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Bridging the gap: from GCSE to AS.

The assumption from those not involved with English teaching is that all students who choose to study AS English Literature or English Language & Literature are avid readers. But practitioners know this is definitely not the case. The reality is that students have very different motives for taking English. While you will discover some keen readers in your AS English group, a substantial minority will be those who ask 'Will I have to do a lot of reading?'

As part of the interviewing team in a large sixth form college, interviewing 20 or 30 prospective English students each year, we came to recognise the following as typical responses to the question 'Why do you want to take English?'

* 'I like writing stories.'

* 'I want to do Law/Media/Theatre Studies and I think it goes well with it.'

* 'I need a fourth AS subject and there isn't anything else I'm particularly good at.'

When prospective English students are asked about their reading habits, even those committed to the subject tend to say 'I used to like reading but I haven't done much since I started GCSEs.'

Students stop reading for pleasure for many reasons. For some reading is squeezed out by the demands of GCSE courses or a developing social life. Others find it difficult to make the transition from teen reading to more challenging adult fiction, and this can be a great leap for those who stopped reading at 14 or 15.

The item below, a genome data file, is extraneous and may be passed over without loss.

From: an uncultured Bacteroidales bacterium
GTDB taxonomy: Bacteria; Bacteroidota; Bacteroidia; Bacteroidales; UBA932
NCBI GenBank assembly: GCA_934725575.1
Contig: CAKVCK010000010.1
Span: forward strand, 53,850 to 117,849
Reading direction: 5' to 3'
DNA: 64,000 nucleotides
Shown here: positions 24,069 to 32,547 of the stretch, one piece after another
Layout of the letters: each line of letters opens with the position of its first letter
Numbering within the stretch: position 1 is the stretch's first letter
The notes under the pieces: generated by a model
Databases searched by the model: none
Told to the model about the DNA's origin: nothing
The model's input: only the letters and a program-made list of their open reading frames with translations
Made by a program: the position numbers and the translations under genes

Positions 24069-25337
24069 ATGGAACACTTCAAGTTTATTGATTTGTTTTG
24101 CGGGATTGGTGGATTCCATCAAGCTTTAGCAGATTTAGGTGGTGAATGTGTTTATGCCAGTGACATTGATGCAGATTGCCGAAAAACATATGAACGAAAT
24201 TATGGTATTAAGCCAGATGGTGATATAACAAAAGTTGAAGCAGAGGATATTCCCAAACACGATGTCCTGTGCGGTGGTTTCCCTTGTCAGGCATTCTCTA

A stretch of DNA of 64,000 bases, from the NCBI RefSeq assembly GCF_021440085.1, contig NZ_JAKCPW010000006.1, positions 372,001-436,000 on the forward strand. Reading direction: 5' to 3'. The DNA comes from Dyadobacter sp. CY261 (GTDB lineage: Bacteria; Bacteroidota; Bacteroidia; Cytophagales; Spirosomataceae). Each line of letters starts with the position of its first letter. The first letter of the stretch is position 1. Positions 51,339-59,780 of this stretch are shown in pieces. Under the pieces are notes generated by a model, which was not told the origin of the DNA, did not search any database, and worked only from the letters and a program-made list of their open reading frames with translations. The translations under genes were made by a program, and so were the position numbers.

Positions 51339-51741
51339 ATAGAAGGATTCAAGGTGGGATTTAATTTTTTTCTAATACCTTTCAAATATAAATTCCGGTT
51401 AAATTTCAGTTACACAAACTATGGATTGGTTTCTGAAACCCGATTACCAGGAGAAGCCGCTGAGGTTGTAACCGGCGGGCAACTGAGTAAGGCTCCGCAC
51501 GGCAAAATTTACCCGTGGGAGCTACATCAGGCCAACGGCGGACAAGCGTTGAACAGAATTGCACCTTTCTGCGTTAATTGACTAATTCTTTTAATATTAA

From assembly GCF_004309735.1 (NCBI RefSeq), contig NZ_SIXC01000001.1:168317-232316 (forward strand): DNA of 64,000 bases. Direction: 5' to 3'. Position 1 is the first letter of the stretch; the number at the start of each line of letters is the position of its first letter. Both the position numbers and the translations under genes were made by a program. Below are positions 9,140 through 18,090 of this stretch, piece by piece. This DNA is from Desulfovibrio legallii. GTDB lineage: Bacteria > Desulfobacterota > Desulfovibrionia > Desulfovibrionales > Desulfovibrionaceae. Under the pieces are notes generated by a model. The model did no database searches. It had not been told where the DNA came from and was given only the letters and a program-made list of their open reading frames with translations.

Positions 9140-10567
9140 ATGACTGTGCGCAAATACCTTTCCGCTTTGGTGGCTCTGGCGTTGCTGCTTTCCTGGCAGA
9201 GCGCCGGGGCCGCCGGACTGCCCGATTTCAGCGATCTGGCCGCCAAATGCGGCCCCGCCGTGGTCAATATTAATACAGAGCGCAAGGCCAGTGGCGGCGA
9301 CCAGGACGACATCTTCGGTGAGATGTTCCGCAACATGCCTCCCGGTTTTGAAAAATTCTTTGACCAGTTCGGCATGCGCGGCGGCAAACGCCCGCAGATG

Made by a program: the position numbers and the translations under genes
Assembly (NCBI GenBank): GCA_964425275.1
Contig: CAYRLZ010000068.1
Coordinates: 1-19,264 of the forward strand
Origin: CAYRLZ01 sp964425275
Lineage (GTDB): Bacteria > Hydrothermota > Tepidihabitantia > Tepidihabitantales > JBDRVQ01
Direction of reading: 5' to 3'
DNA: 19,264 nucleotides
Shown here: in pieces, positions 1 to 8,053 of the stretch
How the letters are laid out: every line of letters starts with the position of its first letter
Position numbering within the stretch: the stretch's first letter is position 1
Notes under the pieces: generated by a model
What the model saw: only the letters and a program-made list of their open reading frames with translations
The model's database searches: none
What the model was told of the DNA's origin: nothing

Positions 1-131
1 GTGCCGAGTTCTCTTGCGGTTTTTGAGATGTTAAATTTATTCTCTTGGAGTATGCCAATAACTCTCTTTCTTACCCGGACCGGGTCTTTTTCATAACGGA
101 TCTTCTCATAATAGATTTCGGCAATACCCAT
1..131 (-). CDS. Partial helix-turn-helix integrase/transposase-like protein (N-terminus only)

As every English teacher knows, if students are to get the best out of an advanced level course we need to:

* get them reading with enjoyment

* get them back into sustained reading

* get them involved in communal reading

* get them to talk about their reading and to respond to other people's suggestions and ideas.

Timing

The very beginning of the AS course is the obvious time. Nobody chooses to join a course with the intention of doing it badly, so we need to engage students' interest and energies while they are keen to learn and to establish themselves as members of a new group. To hook them on literature, re-kindle the interest they had in reading before GCSE, get them to commit to reading and set good analytical reading habits, we need to catch them early.